Article Index

The problem with using a knife in self defense is that most people don’t know that they’ve been cut. So you have to hit this guy five or six or seven times and often that won’t work to get him to stop. That makes it look like you weren’t defending yourself; it makes it look like you were attacking.”

And Marc is describing an individual who has had significant knife combat training, not the average citizen who has maybe taken a class or two, watched a video and then stuck a knife of some sort on his belt for “self-defense.”

In Minnesota, for example, there is language found in the case law which suggests that the very fact that the attacker suffered multiple knife wounds provides evidence of the defendant’s intent to kill. In State vs. Chambers, the court held that testimony from a pathologist that the pattern and nature of an individual’s wounds proved that the defendant intended to kill him was inadmissible, but did not rise to the level of reversible prejudice. “The defendant was not prejudiced because the jury readily could have found that whoever inflicted the wounds did so with an intent to kill given that the victim was stabbed eight times including a fatal elongated neck incision.”

So, defense counsel is going to have to do everything in their power to create a jury that can understand knife combat dynamics, and knife design and function, as well as knife wound physiology and pathology, before they start to deliberate on the ultimate question of whether the actions of the accused rise to the level of a justifiable use of deadly force in self defense.

And, the prosecution is going to be fighting the introduction of this evidence at every step of the proceeding. If the defendant finds him/herself in front of a Judge such as the one involved in the 2011 Minnesota case involving "S.M.L., Child," the defense is going to be at a decided disadvantage. In S.M.L., the court ruled that a small pocket knife possessed by a child (as a gift from his mother) was a “dangerous weapon” since, “the cutting edge . . . appears to be sharp and serrated, easily capable of cutting animal or human flesh, with a dark handle, much more menacing in appearance than a pen, letter opener, eating utensil, or small pocket knife” and “[t]he locking feature renders the knife safer for the user but more dangerous to the potential victim because the knife will not close upon the fingers of the user.”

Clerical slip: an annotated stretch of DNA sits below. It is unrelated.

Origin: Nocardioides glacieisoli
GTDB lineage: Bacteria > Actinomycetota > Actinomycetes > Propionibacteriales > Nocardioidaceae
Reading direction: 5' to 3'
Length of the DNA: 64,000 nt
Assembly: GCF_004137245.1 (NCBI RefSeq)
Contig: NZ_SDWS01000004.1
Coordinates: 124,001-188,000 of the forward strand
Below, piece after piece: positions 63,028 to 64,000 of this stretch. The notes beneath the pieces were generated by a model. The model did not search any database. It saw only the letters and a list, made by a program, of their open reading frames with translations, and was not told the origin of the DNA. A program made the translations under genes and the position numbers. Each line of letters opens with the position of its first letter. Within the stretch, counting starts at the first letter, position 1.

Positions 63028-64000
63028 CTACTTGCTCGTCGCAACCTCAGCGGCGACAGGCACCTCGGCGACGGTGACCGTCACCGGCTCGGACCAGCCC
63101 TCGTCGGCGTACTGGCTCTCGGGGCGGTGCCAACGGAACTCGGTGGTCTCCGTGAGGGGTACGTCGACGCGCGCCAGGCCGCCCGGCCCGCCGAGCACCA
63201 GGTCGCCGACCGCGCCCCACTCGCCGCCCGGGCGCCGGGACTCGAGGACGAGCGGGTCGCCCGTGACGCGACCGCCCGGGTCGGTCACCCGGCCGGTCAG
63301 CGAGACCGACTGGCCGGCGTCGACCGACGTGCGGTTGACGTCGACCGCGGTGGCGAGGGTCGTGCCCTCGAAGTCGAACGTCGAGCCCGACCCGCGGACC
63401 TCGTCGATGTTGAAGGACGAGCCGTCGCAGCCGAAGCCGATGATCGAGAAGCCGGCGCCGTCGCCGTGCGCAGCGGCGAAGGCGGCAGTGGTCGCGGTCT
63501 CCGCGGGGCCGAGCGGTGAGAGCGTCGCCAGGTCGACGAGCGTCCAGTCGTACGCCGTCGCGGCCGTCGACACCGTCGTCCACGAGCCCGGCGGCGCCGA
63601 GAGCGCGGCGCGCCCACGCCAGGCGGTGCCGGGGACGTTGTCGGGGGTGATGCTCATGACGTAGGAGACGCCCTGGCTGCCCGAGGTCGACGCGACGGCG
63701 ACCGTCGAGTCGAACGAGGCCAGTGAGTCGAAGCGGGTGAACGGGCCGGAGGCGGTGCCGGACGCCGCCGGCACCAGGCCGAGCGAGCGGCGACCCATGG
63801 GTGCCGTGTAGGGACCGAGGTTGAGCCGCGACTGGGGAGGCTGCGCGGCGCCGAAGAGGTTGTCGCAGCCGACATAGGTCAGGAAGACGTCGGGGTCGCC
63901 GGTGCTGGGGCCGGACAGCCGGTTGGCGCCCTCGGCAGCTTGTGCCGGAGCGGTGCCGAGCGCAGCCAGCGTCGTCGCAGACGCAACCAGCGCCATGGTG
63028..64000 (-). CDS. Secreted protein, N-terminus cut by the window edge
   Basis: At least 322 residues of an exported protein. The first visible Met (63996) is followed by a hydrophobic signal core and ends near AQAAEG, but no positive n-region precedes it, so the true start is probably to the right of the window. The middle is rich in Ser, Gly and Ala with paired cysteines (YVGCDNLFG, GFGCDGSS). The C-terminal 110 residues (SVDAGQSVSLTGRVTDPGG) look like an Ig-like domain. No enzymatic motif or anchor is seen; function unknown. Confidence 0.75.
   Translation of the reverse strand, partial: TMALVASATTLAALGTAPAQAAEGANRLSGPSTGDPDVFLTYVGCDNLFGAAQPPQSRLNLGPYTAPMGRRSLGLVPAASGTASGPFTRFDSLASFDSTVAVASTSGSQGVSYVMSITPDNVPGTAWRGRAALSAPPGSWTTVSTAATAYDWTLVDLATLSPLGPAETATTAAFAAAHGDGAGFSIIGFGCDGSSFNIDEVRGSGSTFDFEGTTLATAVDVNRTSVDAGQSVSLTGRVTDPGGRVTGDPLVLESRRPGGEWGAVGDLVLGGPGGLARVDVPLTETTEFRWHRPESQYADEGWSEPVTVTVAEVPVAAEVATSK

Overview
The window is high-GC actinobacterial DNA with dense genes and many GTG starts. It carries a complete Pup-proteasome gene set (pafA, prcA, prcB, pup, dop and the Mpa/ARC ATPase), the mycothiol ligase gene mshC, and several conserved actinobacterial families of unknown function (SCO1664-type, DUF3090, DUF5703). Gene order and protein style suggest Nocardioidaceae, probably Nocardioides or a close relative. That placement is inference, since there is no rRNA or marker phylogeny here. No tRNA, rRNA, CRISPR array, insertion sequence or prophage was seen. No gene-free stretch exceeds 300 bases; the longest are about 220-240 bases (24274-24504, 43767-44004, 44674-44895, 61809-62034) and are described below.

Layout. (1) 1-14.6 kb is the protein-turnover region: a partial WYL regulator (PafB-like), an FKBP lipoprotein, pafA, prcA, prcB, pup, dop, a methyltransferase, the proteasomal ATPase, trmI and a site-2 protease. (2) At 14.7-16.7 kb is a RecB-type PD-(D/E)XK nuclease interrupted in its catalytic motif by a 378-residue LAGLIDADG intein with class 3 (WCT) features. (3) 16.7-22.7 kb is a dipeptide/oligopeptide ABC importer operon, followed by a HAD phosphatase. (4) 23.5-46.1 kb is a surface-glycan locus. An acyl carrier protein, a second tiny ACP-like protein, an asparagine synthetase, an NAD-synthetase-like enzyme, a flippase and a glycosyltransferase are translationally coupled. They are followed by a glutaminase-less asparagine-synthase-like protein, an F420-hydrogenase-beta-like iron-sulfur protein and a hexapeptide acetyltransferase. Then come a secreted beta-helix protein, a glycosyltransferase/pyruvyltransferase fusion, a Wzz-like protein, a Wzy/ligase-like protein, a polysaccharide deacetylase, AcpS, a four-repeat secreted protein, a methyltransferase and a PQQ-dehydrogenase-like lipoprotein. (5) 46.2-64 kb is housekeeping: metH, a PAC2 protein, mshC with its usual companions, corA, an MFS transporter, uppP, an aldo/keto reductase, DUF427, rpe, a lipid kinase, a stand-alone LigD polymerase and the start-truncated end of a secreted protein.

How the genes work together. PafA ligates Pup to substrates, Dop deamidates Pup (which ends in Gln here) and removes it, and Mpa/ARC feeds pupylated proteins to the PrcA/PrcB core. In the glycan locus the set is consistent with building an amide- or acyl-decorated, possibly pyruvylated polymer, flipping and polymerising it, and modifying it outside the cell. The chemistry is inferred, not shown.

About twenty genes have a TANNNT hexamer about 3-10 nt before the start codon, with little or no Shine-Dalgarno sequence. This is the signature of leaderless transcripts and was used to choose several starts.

The Minnesota Court of Appeals eventually overturned a verdict which convicted S.M.L., observing that the rationale employed by the trial Judge was ludicrous, but not before a significant amount of time had passed and dollars spent.

So, defending the knife-wielding citizen in a self-defense case is going to add multiple layers of complexity to the task, a whole new set of experts who may, or may not get to testify, and significant additional expenses to an already very expensive criminal defense.

Jon H. Gutmacher, Esq.
Jon H. Gutmacher, P.A.
2431 Aloma Ave., Ste. 124, Winter Park, FL 32792
407-279-1029
This email address is being protected from spambots. You need JavaScript enabled to view it.
http://www.floridafirearmslaw.com

Using a knife is no different than a firearm legally–although a lot more messy. If there are multiple stab wounds, it is like multiple shots from a firearm. There are also forensic issues that the Medical Examiner may testify to such as turning the knife after entry, amount of force used to drive the knife depth, etc. I think a gun case is easier to handle, but the one knife homicide I defended was just like any other self-defense case with the additional complications just mentioned.

Emanuel Kapelsohn, Esq.
Lesavoy Butz & Seitz LLC
7535 Windsor Drive #200 Allentown, PA 18195
(610) 530-2700
Home office 484-504-1345
This email address is being protected from spambots. You need JavaScript enabled to view it.
www.lesavoybutz.com

Although I’ve never had such a case, I believe defending a “self-defense with a knife” prosecution could well be more difficult than defending a firearms self-defense case. This would be especially true if the defendant (defender) were carrying the knife on his person, and the incident occurred in a public place that was neither his/her home nor place of work. In comparison, I think a case of true self defense in one’s home or business, where a knife (for instance, a knife from the kitchen) was used because it was the most readily available weapon, would be more likely to garner the jury’s sympathy.

[Continued...]